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Does Increased Civil Service Pay Deter Corruption? Evidence from China

Author

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  • Gong, Ting
  • Wu, Alfred M.

Abstract

The temporal persistence and geographical prevalence of corruption in the world have provoked a vast amount of research into its causes. Low civil service remuneration, especially in less developed nations, is believed to be an important contributing factor to corruption. The assumption is that when salaries are low but expectations for service remains high, government officials may demand more compensation from informal or even illegal channels than what is officially sanctioned; hence, corruption arises. Accordingly, increased pay level is assumed to be effective in deterring corruption.Using China as a case, we argue that the relationship between civil service pay and corruption is not as simple as suggested. The empirical evidence gathered from China casts doubt on the assumed connection between the two to debunk the myth that increasing civil service pay contributes to the control of corruption. The article also presents the policy implications of the above analysis for human resource management and civil service governance.

Suggested Citation

  • Gong, Ting & Wu, Alfred M., 2012. "Does Increased Civil Service Pay Deter Corruption? Evidence from China," MPRA Paper 41815, University Library of Munich, Germany.
  • Handle: RePEc:pra:mprapa:41815
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    File URL: https://mpra.ub.uni-muenchen.de/41815/1/MPRA_paper_41815.pdf
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    References listed on IDEAS

    as
    1. Leonard, Jonathan S, 1987. "Carrots and Sticks: Pay, Supervision, and Turnover," Journal of Labor Economics, University of Chicago Press, vol. 5(4), pages 136-152, October.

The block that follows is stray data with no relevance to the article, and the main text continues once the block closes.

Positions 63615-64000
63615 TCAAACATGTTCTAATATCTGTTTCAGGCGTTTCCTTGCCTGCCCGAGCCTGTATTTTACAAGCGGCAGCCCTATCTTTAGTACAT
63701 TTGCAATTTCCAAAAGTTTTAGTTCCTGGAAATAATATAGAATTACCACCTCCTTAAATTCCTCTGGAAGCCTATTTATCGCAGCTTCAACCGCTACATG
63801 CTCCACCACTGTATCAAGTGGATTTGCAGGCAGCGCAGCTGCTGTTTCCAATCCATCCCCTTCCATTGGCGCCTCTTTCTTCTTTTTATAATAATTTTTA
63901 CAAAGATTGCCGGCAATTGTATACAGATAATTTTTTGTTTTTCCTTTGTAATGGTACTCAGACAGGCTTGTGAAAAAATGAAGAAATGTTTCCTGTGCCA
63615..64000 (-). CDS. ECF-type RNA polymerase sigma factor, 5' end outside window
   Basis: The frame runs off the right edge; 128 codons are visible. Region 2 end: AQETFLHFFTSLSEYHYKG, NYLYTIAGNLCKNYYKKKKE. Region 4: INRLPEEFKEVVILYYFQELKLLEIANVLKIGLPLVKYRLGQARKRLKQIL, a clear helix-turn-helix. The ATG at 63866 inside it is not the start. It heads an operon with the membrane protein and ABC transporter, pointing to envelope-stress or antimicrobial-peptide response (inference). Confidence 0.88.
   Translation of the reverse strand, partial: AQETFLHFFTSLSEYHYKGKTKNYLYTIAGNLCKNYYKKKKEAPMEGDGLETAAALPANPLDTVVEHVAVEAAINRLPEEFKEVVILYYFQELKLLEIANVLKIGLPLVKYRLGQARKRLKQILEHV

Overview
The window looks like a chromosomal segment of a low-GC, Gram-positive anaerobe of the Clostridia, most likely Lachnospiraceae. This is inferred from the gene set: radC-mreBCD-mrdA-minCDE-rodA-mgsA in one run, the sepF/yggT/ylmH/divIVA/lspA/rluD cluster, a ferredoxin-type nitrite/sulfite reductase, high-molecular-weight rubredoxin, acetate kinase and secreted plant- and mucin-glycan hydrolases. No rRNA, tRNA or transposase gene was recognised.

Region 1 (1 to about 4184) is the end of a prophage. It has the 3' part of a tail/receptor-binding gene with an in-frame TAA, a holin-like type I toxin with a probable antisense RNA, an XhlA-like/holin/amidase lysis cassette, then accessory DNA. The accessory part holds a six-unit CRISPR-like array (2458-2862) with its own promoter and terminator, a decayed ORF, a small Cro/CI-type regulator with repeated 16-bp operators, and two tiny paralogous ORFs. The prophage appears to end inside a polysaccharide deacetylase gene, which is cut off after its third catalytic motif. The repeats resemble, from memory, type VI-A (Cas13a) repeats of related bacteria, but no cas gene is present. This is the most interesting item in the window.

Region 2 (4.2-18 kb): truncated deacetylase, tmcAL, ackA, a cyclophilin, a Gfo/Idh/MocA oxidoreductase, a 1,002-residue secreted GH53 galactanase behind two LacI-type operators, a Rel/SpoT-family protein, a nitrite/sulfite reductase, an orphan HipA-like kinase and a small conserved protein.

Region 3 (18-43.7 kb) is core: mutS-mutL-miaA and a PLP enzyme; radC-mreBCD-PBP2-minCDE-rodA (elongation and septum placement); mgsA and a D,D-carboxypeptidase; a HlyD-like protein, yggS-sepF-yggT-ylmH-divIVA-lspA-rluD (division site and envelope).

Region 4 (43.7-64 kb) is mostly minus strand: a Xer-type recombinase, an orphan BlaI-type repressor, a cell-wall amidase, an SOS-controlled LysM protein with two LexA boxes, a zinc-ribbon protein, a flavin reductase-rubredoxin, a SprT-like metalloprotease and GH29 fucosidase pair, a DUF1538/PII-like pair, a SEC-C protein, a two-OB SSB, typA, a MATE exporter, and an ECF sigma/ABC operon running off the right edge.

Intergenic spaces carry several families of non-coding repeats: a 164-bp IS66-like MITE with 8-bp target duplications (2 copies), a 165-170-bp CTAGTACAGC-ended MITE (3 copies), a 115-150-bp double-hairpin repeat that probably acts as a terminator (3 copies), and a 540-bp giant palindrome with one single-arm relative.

2. Di Tella, Rafael & Schargrodsky, Ernesto, 2003. "The Role of Wages and Auditing during a Crackdown on Corruption in the City of Buenos Aires," Journal of Law and Economics, University of Chicago Press, vol. 46(1), pages 269-292, April.
    3. Brian Kulik & Michael O’Fallon & Manjula Salimath, 2008. "Do Competitive Environments Lead to the Rise and Spread of Unethical Behavior? Parallels from Enron," Journal of Business Ethics, Springer, vol. 83(4), pages 703-723, December.
    4. Klaus Abbink, 2000. "Fair Salaries and the Moral Costs of Corruption," Bonn Econ Discussion Papers bgse1_2000, University of Bonn, Germany.
    5. Vito Tanzi, 1994. "Corruption, Governmental Activities, and Markets," IMF Working Papers 94/99, International Monetary Fund.
    Full references (including those not matched with items on IDEAS)

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    1. repec:eee:wdevel:v:105:y:2018:i:c:p:171-188 is not listed on IDEAS
    2. repec:bla:jecsur:v:32:y:2018:i:2:p:335-356 is not listed on IDEAS
    3. Eugen Dimant & Guglielmo Tosato, 2018. "Causes And Effects Of Corruption: What Has Past Decade'S Empirical Research Taught Us? A Survey," Journal of Economic Surveys, Wiley Blackwell, vol. 32(2), pages 335-356, April.
    4. repec:eee:jpolmo:v:39:y:2017:i:5:p:809-826 is not listed on IDEAS

    More about this item

    Keywords

    corruption; civil service pay; efficiency wage model; relative deprivation theory;

    JEL classification:

    • D73 - Microeconomics - - Analysis of Collective Decision-Making - - - Bureaucracy; Administrative Processes in Public Organizations; Corruption

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